kherbert05

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Re: Ridiculous things your parents criticize you about
« Reply #668 on: October 12, 2013, 06:33:32 AM »
I always knew mine and my mom's budget. I mean, not at like 5, but once I was around 11 I did. Heck when I was a teenager I handled all our grocery shopping and was often put in charge of paying bills. Not because my mom couldn't, but she worked full time and went to school and often picked up an extra job or extra shifts so we could make it, so she didn't have time to grocery shop or sit down and pay the bills. I also handled our laundry, made us dinners, and after seeing what she spent eating in her work cafeteria every day, started making her lunches. But our family dynamic was different then the average families, it was just the two of us, she had to rely on me to handle some adult things or she would've gone batty. And I liked it, I felt very grown up with my coupons and grocery list (as an adult I feel less grown up with my grocery list and can never remember the dang coupons). And I'll say this, I was much more prepared for adulthood then my friends were. I had to sit most of them down and go "Ok, so this is a budget"....and credit cards are not part of your budget.

However I think "No, we can't afford that", is a pretty basic standard thing most parents say to kids. "Mom, I want a iPad!", "No", "But why not?", "Because we can't afford an iPad", "But I want one!", "We still can't afford it", seems like a reasonable answer to me.
I would go further. My Cousin C's son wanted an Ipad desperately his 2nd grade year. They helped him compare prices and specs and gave him a flat amount they would contribute. They also let the rest of the family know he was saving up for one, when we asked about birthday and Christmas. He saved his allowance money, school snack money, did extra chores, worked for neighbors, and between July and December saved enough money for his Ipad. You better believe that thing gets treated with great care.
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Venus193

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Re: Ridiculous things your parents criticize you about
« Reply #669 on: October 12, 2013, 08:30:21 AM »
It just occurred to me that my mother would likely criticize me for attending the opera.  She never found it interesting and would have convinced herself that I go only because it has snob appeal.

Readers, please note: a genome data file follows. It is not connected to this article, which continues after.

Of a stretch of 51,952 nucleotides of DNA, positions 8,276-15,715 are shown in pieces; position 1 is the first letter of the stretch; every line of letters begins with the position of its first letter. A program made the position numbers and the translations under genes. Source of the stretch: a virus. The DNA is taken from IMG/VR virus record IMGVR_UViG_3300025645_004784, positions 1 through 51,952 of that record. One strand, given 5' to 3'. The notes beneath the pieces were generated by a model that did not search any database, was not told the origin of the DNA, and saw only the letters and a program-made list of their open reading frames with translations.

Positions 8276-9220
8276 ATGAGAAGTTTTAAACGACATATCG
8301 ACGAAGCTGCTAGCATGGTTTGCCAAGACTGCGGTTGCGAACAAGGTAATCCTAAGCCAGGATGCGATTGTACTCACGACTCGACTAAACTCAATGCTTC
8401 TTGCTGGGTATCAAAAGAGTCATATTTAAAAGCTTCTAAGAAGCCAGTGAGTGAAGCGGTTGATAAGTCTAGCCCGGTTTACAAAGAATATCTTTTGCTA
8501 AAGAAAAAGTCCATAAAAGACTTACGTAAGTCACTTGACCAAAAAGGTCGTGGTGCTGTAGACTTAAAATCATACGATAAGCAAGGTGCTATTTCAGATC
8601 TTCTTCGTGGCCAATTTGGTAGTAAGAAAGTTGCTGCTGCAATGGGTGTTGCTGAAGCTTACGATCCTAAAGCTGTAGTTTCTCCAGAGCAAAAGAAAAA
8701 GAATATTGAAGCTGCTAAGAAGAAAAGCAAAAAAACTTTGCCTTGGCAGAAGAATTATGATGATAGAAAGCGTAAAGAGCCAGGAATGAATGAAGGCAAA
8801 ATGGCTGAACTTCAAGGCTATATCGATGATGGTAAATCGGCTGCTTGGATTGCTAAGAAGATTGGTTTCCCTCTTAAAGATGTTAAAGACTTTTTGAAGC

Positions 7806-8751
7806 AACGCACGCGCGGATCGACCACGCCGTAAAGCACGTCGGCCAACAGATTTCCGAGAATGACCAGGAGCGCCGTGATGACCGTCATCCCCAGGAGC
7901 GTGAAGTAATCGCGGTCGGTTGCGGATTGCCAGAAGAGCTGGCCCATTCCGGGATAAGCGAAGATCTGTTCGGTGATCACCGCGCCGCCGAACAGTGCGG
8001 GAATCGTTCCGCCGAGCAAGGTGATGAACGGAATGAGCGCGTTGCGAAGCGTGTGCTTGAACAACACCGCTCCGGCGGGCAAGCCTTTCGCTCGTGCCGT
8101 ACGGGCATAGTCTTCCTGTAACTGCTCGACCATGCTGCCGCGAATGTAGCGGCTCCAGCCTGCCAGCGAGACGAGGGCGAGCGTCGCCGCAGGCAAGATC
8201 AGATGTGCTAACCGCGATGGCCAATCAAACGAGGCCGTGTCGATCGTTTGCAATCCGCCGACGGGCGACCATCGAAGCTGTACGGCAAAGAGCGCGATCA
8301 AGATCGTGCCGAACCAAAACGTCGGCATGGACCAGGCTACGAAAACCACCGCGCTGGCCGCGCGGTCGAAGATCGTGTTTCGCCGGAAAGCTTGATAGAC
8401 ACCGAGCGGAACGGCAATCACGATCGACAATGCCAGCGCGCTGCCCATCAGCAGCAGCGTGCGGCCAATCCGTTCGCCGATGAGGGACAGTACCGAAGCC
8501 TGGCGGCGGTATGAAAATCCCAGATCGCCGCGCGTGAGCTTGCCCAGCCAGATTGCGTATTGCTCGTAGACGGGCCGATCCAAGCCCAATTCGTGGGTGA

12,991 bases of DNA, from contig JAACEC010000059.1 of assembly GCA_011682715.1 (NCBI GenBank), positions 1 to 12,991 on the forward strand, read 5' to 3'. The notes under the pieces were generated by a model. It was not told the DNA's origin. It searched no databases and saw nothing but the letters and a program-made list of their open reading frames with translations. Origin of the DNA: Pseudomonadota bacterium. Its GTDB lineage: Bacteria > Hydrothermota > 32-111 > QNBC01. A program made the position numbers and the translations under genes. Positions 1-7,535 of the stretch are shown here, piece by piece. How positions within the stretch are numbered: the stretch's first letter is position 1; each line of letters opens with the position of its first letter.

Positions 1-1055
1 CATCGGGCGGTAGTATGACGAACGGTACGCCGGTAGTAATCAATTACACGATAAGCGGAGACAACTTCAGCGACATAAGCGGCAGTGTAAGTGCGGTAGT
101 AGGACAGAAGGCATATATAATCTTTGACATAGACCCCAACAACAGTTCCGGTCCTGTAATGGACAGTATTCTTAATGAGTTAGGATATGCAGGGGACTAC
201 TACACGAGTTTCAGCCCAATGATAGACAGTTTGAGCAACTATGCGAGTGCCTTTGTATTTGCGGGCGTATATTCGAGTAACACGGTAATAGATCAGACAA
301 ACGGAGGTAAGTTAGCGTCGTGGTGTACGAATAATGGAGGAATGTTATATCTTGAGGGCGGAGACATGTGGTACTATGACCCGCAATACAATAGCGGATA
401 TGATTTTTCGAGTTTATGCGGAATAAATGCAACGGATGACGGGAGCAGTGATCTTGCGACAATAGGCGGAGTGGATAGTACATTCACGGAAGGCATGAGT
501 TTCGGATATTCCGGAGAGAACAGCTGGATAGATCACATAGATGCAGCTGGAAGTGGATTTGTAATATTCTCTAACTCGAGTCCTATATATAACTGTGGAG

Not even Frasier Crane's dad would have said that.





Cz. Burrito

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Re: Ridiculous things your parents criticize you about
« Reply #670 on: October 12, 2013, 09:05:53 AM »
They switched their pleas of poverty over to "well yes we COULD afford it but we CHOOSE not to" after that day.

That to me is more honest and more helpful in the long run. I hate it when people say "I can't afford it" when actually they mean "I don't want to spend my money on that." I can't "afford" £500 for a girl's night out but I can "afford" £500 for new glasses/car repairs/whatever I chose. Helping people understand there are consequences to choices is much more helpful than instilling the idea that X is okay to spend money on and Y is not.

I've tried to change my mindset over to that for myself.  I don't have to answer to anybody else or justify my choices to anybody else, but it's empowering to embrace that what I spend my money on is a choice; nobody is forcing me to do it.  I think that's a good attitude to instill in children.  I choose not to afford a more expensive home or car because I choose to put money in savings so as to improve my security for the future.  Other people choose differently and that is their choice.  I think it does no good to cry poor when that's not the whole story.  Now, certainly, for some people, it is more true than for others.  There are some people who have to choose between paying the electric bill or buying food, which is still a choice, granted one with a lot more gravity to it that feels a heck of a lot less empowering.  On the other end of things, I know children whose mother has bought a vacation home and cries poor all the time because she has to pay two mortgages.  The children feel like the family is poor and that they are a burden on their mother because she is treating a very, very obvious financial choice as something that was forced upon her.  That does a great disservice to the children.

Thipu1

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Re: Ridiculous things your parents criticize you about
« Reply #671 on: October 12, 2013, 10:42:40 AM »
One time I wasn't wearing my wedding ring when I visited my mother.  I didn't realize it would be a problem at the time but it caused all sorts of scuttlebutt in the family.

The truth was innocent.  I had been working with a wire brush and my ring finger had been pierced by one of the bristles. This made the ring uncomfortable so I took it off for a few days. 

Unfortunately, those few days coincided with a visit to my mother. She didn't say a word to me about it but the state of our marriage became a major topic of speculation. 

weeblewobble

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Re: Ridiculous things your parents criticize you about
« Reply #672 on: October 12, 2013, 08:10:32 PM »
One time I wasn't wearing my wedding ring when I visited my mother.  I didn't realize it would be a problem at the time but it caused all sorts of scuttlebutt in the family.

The truth was innocent.  I had been working with a wire brush and my ring finger had been pierced by one of the bristles. This made the ring uncomfortable so I took it off for a few days. 

Unfortunately, those few days coincided with a visit to my mother. She didn't say a word to me about it but the state of our marriage became a major topic of speculation.

Ha! I participate in an exercise class in which wearing any rings would injure me or the people I am sparring with.  A friend's mom saw me walking into class and I stopped to say hello.  She asked where my wedding ring was and I said I took it off for class.  She whispered, "But aren't there MEN in that class?  Won't they get the wrong idea if you don't have on a ring?"